From Russia, with Love

Having travelled to Moscow to see Ireland draw to Russia, Daryl Bolger explains why this year’s team are worth travelling for

What a difference a few days make. After an excruciating draw with Slovakia earlier this month, it looked all over. Summer plans in the Ukraine and Poland were all but out the window.

A few days later I was sat in the Luzhniki Stadium in Moscow, with a few hundred other Irish fans after another 0-0 draw, the gutsiest and most unlikely 0-0 draw I’ve ever seen: things were looking up. Before the game, Russian fans spread rumours about Given’s fitness, and light-heartedly asked if Rubin Kazan could expect Shamrock Rovers in Europe. However at the end of the game they trudged from the stadium in pure frustration.

Skip ahead once again to later on that evening, when Armenia had just knocked in a fourth goal away to Slovakia to leave us second in our group. In the space of five days we had gone from no-hopers to football’s equivalent of Lazarus.

Following Ireland is not easy at the best of times, and since Trapattoni has taken over, fans seem to have abandoned the team, citing ‘boring football’ as their primary justification; but results speak for themselves.

Ten competitive away games unbeaten, eleven hours without conceding a goal, one World Cup play off (the less said about that, the better), and now it looks like we will get another shot via the play-off route this coming November. These are the results Trap has brought to the team, exactly what he was brought in to achieve. The football may not always be pretty, but in this case the end justifies the means.

We have not qualified for a major tournament in a decade. Our last European outing was in 1988; when Shane Long was one year old and 4 years before the Russian FC was founded. While we aren’t in Euro 2012 yet, we have our destiny in our own hands, and have a great shot. We’re in this position as a result of Trap’s defensive tactics, and Richard Dunne’s brilliance in Moscow. Having spent close to €200 on a singing section season ticket, and €500 getting to Moscow, this writer is more than happy with the position we’re in, despite the football I’ve watched.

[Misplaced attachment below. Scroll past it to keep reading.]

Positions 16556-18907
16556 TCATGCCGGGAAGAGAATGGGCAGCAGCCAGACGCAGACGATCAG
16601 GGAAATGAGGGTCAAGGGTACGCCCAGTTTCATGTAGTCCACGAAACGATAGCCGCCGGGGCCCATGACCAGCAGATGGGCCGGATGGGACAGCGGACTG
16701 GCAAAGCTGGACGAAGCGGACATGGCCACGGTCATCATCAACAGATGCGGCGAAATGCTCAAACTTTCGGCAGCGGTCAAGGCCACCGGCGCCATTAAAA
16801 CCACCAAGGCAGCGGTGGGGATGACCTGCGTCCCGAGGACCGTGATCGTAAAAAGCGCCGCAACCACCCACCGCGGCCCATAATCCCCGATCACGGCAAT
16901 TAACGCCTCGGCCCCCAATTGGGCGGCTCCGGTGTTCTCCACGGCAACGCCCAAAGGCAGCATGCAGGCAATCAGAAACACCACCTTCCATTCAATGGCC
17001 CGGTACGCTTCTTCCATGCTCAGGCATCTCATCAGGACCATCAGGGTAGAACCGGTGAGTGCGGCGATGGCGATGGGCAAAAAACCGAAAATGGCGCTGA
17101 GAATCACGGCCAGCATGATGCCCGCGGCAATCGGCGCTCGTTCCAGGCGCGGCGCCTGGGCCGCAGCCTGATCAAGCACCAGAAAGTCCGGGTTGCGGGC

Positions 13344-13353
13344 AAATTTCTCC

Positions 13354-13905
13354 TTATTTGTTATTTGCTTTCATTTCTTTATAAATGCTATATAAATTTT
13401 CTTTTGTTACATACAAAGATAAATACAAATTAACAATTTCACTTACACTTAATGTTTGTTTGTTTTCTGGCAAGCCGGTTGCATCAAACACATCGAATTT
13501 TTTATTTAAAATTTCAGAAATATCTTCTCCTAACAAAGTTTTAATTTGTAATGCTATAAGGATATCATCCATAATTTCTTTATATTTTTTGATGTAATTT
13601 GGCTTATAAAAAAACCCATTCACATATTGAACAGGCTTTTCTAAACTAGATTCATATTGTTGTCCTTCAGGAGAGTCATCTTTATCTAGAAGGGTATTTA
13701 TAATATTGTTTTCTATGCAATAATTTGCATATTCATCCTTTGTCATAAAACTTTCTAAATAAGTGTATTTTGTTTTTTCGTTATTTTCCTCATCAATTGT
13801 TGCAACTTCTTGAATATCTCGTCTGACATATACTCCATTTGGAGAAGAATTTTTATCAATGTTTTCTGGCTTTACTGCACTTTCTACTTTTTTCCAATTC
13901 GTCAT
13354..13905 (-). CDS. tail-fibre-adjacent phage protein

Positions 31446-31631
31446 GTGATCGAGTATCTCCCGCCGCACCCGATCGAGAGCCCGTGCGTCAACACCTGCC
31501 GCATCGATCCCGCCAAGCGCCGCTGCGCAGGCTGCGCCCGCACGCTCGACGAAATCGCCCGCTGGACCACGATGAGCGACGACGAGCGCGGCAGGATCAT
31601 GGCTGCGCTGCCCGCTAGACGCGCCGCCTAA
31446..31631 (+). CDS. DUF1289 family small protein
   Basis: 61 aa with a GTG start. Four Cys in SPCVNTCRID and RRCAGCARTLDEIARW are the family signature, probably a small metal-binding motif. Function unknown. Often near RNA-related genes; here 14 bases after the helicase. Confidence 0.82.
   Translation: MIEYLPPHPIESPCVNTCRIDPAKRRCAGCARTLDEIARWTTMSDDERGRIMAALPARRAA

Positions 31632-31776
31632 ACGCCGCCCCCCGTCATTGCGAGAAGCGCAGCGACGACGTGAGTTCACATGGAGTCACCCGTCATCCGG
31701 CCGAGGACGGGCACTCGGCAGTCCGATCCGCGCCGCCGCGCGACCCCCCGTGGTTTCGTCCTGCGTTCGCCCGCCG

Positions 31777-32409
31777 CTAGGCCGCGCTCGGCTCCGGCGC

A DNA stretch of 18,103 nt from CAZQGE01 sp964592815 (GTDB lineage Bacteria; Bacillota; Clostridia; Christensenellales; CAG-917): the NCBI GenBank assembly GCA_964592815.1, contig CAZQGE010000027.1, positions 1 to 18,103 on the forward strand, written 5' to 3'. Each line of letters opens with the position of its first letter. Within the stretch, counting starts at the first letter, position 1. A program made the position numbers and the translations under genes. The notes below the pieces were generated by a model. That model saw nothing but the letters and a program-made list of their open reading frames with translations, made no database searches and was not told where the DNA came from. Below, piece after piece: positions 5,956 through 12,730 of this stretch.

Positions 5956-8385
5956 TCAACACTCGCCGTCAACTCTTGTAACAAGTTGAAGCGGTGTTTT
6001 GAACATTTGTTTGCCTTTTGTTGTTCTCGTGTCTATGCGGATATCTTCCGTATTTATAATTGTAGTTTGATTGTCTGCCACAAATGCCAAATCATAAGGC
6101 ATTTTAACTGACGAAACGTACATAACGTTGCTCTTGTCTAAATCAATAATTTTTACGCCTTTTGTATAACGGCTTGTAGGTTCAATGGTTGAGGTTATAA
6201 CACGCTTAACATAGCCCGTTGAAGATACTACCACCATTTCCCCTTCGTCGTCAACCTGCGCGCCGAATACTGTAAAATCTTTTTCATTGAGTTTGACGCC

As a nation, we tend to over-estimate our national team. Let’s be under no illusions as to how good our players are. Central midfield is the catalyst to any football team: our midfield consists of Glenn Whelan and Keith Andrews, two players who wouldn’t make the bench for most other national football teams in Europe, never mind play the whole game. Whelan is anonymous in midfield; Andrews lets the game drift by him and has had to drop down a division to even get first team football. Yet Ireland have only lost one game.

Wide positions are more encouraging, but equally fruitless. Moscow’s own Aiden McGeady seems to have the raw talent, but wastes final balls far too often, and has yet to learn how to shoot from range, agonisingly scuffing too many of his shots to the bottom left. In his favour, his defensive abilities have increased enormously, something which Trap can take credit for. Ward has started his season brightly in England, but has been found out in defence in a green shirt, and his lack of ability to cross a ball is startling for a man who wanders forward so often.

Many are calling out for James McCarthy, and questioning as to why Trapattoni is not playing him. It is a difficult situation, with McCarthy pulling out of squads on numerous occasions with dubious injuries. Trap has always let his players know who was in charge, and this has happened with McCarthy. Now that he has shown his willingness to play at Under-21 level, it will be interesting to see if he is used. In any case, while he is a very talented footballer, too much hope and expectation is being placed on him. He is being set up to fall. It’s a worrying situation, but Trap is handling it well, making sure McCarthy is hungry to play before letting him do so.

While Ireland struggle to pick a team of quality, Russia are spoilt for choice. Most of their team are playing at the highest level of the Russian league, with clubs owned by mega-rich oil tycoons. While we might dismiss the league due to ignorance, one only has to look at their European success to recognise that having an entire squad at this level is quite an achievement. Yet we are only two points behind them with two “easier” games left in the group.

Writing straight off the flight from Moscow, I could not be more content with our position in the group. Ireland’s performances are impossible to predict, but we have as good a chance as we ever had. All will be revealed in the Aviva on October 11th.